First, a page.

Why Healthcare Costs Rise Faster Than General Inflation Part 6

By David Toomey and Tom Emerick


In most healthcare discussions today, “the exchange” is usually referenced as a solution to address the employers’ health and cost challenges. The exchange model is now being offered by carriers, by consulting firms, and by independent companies. Per Accenture, the enrollment in private exchanges have exceeded 6M in 2015, and it’s projected to be at 40M by 2018.

Since the age of consumerism began back in the early ‘90’s, the theory has been that if we can transform employees into consumers of healthcare services, the free market will drive out the price variation amongst the providers as patients question the cost of services. As more employers have increased deductibles, many are still waiting for their employees to become a healthcare consumer. The reality is that healthcare is complex, so individuals are challenged with deciphering the medical terminology and obtaining the actual price for a specific service, especially when majority of people access the healthcare system infrequently. So is the exchange the answer for consumerism to take hold?

At a recent exchange conference, there were national experts discussing the impact of the exchanges. After hearing the various messaging and the statistics from the presenters, it became clearer that the value of the private exchange is basically an administrative platform designed to give individuals plan and program choices, so they can make the right decisions based on their needs. Now the concept of giving employees’ choices and allowing them to make a personalized decision is not new–cafeteria plans have been around for 25+ years.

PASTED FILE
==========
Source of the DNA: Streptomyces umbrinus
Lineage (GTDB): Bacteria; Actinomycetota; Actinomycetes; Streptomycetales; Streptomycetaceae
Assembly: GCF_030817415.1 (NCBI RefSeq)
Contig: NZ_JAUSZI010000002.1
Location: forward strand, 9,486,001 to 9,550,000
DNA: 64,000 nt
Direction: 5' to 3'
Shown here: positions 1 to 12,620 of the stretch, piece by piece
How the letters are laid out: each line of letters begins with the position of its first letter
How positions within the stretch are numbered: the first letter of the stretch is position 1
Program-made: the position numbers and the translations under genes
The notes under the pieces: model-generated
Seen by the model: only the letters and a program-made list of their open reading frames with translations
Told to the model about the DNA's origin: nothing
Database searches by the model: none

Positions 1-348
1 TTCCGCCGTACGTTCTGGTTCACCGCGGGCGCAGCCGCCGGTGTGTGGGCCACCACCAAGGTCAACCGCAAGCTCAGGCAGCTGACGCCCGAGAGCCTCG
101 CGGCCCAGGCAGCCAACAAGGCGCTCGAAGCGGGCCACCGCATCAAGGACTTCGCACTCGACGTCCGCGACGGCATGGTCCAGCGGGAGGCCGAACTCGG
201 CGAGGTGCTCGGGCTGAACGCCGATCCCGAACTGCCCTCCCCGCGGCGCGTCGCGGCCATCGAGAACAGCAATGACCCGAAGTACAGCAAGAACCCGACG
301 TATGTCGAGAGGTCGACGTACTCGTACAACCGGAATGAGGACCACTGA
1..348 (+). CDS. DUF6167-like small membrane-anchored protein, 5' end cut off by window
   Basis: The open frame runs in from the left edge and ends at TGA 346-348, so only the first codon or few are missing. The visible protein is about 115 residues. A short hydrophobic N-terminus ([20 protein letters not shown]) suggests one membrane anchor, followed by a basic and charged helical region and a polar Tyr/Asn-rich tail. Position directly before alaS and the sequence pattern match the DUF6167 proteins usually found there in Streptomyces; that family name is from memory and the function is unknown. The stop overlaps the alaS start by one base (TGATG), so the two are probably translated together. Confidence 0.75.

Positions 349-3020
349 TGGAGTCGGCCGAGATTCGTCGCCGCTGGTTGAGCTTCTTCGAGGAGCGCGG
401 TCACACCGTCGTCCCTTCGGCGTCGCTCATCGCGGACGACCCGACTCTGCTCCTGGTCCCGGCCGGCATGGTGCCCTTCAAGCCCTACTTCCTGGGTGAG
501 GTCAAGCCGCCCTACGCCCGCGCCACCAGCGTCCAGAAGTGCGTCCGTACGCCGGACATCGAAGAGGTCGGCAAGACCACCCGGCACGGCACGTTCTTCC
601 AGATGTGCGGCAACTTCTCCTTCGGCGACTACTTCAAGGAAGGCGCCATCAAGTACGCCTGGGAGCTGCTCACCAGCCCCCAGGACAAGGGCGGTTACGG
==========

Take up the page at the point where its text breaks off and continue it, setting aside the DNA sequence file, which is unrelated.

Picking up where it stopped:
Cafeteria plans in the 90’s had some big problems. The main problem was serious adverse selection between the plans. When you have big bills planned, you switch to the “richest” plan, and then switch to a low cost option later. When this happens, the “sponsor” gets shorted on payroll deductions as well the spread of the costs amongst those not using services. It will be interesting to see if the exchanges have a better design these days.

When questions were posed to the exchange experts on whether the data was showing an impact to the healthcare decisions and to the health of the population, the consistent response—we’re not sure. Now cafeteria plans/exchanges can serve a purpose when an employer is interested in giving a diverse employee population choices. It’s important not to get caught up in the marketing that an administrative platform is going to solve the healthcare challenges confronting employers today. As we discussed in Part 5 of this series, the marketing around value-based contracts/ACOs has also positioned that concept as a solution, when in reality, performance contracts with provider have also been around for 25+ years.

Employers continue to be faced with about 8% of their population consuming 80% of the total spend, and there is a new 8% every 12-18 months. Is it time to get back to the basics? Should the focus be on finding the right physicians committed to delivering evidence-based healthcare, and then ensuring that patients are accessing care from these providers? When providers see that employers are truly committed to supply chain management, we can expect the process of care to change significantly, and there will be a commitment to removing the non-value added waste from the system. As with many other industries, the ultimate purchaser has the ultimate power by working with the interested suppliers to improve the process and to impact quality and costs.


Tom Emerick and David Toomey are founders of Thera Advisors. Their focus is to help employers maximize their role as the purchaser of healthcare services in working with suppliers to impact their population’s health and to lower costs.

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